How to throw a knuckleball: dig your fingernails into the ball behind the horseshoe, then release it at the exactly perfect moment to keep it from spinning. How to catch knuckleball: Some say the best way is to wait until it stops rolling and pick it up.
Monday, April 09, 2012
And start reading his novel Open City and leave a comment or question for our Book Club discussion on May 7.
Friday, March 16, 2012
The top object in our countdown is perhaps the most accidental of New York icons. In its heyday the Anthora cup, with its crisp blue and white Greco design, was the way you drank hot beverages on the go. But, as Leonard pointed out, sometimes the coffee itself wasn’t always that great. Oh, the power of nostalgia. (continue reading)
Friday, March 16, 2012
It might seem odd that our listeners chose an object that hasn’t been used in New York City for nearly a decade as number two on our list. But as Robert Del Bango of the New York City Transit Museum told us, it’s actually “a very smart object” to tell the story of New York. (continue reading)
Wednesday, March 14, 2012
Eating outside has always been a part of the New York City way of life. “The early colony was downtown,” Fabio Parasecoli of The New School told us. “Food had to be brought to southern Manhattan from the nearby farms.” Often, that food was sold and consumed on the street. (continue reading)
Monday, March 12, 2012
Our listeners chose the lowly oyster—not the exalted bagel— as the only edible object on our list of ten items which define New York City. In a number of ways, the rise and demise of the harbor oyster is the story of the city itself.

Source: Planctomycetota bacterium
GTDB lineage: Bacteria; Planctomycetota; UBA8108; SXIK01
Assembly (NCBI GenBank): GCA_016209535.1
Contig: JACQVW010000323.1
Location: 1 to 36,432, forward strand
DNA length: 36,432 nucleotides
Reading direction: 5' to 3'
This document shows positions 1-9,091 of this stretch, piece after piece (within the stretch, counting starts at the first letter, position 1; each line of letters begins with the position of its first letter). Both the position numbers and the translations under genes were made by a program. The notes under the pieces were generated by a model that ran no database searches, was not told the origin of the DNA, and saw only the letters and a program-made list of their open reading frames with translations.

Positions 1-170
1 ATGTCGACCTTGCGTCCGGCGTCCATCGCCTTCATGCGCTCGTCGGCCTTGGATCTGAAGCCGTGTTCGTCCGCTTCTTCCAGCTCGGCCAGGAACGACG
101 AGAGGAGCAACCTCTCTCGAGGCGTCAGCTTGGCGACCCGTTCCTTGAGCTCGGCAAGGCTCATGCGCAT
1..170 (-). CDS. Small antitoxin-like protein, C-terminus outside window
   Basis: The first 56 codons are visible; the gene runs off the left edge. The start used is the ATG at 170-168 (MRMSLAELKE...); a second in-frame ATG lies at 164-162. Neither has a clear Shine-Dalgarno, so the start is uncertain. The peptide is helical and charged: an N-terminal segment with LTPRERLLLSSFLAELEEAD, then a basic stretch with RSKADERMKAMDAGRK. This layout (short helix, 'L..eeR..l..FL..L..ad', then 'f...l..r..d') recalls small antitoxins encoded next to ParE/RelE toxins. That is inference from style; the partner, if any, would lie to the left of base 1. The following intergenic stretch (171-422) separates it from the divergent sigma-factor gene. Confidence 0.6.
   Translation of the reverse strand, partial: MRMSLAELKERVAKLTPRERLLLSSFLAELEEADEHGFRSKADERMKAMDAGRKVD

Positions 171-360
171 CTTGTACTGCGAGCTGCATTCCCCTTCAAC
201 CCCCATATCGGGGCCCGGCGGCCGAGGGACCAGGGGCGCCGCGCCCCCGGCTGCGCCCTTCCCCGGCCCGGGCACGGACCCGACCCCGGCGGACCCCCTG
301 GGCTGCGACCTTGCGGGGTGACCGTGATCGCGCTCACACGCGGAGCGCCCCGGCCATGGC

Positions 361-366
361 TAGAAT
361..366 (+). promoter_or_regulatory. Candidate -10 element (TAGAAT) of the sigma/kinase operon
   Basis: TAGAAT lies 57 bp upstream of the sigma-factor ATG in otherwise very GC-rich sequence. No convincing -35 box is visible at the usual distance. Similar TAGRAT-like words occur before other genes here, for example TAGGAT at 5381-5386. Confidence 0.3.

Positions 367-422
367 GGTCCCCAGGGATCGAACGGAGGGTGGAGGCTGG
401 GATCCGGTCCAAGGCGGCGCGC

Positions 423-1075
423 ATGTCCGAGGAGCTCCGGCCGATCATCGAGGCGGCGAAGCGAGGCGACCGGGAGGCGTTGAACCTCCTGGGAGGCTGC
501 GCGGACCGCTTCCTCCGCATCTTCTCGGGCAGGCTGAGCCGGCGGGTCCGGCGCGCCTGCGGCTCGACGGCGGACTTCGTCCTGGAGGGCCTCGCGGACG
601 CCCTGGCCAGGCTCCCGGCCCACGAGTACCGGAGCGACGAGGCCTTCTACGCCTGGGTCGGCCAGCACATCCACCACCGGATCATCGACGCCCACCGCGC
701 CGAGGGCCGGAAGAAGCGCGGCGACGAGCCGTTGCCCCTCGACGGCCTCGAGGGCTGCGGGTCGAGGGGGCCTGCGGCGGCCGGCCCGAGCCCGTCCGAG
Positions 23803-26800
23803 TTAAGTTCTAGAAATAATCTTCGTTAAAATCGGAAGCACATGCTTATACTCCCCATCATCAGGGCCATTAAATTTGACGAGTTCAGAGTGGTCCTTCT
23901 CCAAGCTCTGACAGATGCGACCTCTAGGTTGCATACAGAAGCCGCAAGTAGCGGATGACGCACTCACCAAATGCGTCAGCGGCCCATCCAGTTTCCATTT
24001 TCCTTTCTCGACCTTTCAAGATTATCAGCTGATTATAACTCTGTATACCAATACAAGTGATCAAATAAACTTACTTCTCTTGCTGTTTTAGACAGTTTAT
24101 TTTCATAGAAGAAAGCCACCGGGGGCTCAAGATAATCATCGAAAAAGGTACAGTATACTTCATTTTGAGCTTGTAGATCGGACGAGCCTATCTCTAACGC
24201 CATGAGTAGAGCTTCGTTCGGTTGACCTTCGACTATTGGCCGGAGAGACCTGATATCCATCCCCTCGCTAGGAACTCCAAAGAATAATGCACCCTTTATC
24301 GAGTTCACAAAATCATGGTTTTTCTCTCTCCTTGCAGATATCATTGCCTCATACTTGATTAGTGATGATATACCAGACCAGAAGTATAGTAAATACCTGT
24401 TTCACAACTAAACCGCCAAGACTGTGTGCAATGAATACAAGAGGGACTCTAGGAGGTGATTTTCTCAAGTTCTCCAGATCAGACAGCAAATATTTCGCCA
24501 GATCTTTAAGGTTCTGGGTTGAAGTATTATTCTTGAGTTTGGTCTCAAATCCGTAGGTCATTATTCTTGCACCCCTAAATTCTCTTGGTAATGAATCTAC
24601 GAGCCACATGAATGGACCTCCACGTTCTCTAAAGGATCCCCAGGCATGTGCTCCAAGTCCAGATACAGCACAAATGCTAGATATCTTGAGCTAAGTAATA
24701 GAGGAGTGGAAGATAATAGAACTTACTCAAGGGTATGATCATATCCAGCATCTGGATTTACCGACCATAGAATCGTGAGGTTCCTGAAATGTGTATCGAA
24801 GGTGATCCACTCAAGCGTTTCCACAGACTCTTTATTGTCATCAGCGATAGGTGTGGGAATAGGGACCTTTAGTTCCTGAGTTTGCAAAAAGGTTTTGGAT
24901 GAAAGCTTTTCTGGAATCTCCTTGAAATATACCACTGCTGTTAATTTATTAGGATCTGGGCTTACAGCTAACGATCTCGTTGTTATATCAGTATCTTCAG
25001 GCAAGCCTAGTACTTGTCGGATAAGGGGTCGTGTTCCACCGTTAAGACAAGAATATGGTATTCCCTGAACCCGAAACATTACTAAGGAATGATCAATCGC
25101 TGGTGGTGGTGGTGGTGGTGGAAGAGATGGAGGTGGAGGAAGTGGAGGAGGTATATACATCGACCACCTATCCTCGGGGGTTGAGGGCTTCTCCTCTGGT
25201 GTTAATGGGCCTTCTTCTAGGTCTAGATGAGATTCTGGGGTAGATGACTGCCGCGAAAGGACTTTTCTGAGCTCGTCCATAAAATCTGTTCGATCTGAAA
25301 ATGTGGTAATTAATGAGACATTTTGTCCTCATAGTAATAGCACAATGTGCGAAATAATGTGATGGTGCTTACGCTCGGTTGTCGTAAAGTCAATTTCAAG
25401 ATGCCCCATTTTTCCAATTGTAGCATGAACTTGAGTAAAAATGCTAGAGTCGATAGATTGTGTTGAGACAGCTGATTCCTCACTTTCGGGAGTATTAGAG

“The history of New York is the history of gobbling up everything,” Mark Kurlansky, author of The Big Oyster explains. “When there was deer and elk and lynx and all sorts of things on Manhattan, people ate that stuff. The wild fruit trees that once covered New York are all gone too. It reaches the point where the one natural resource that’s left to eat are oysters.” And by most accounts, early New Yorkers ate oysters by the bucketful. They were harvested by the Lenape Indians and loved by the Dutch and British colonists. The bivalve was once synonymous with New York City. “Today, people come to New York and take in a Broadway Show—it used to be that people from all over the world would come here for the oysters,” Kurlansky said. (continue reading)
Monday, March 12, 2012
This object is an example of New York’s past colliding with its present.
“We’ve never seen a boat like this before,” Warren Reiss a maritime historian and archeologist at the University of Maine explained. “There are a number of things about how this vessel was built that we are still scratching our heads about.” Reiss was the principal investigator of a ship the New York Times dubbed the “S.S. World Trade Center.” “We don’t even know if it had one mast or two,” Reiss said. (continue reading)
Wednesday, March 07, 2012
It was slightly surprising that Frank O’Hara’s 1964 collection Lunch Poems came in at number six on our list, but it turns out to be a very good way of looking at New York City. As NYU professor Lytle Shaw, author of the book Frank O’Hara: The Poetics of Coterieexplains “Lunch Poems is a condensed and highly accessible book that is smaller than a subway map.” That feature makes it easy to take the book anywhere. Shaw described it as having the potential to “acclimatize you to the things New York has to offer.” (continue reading)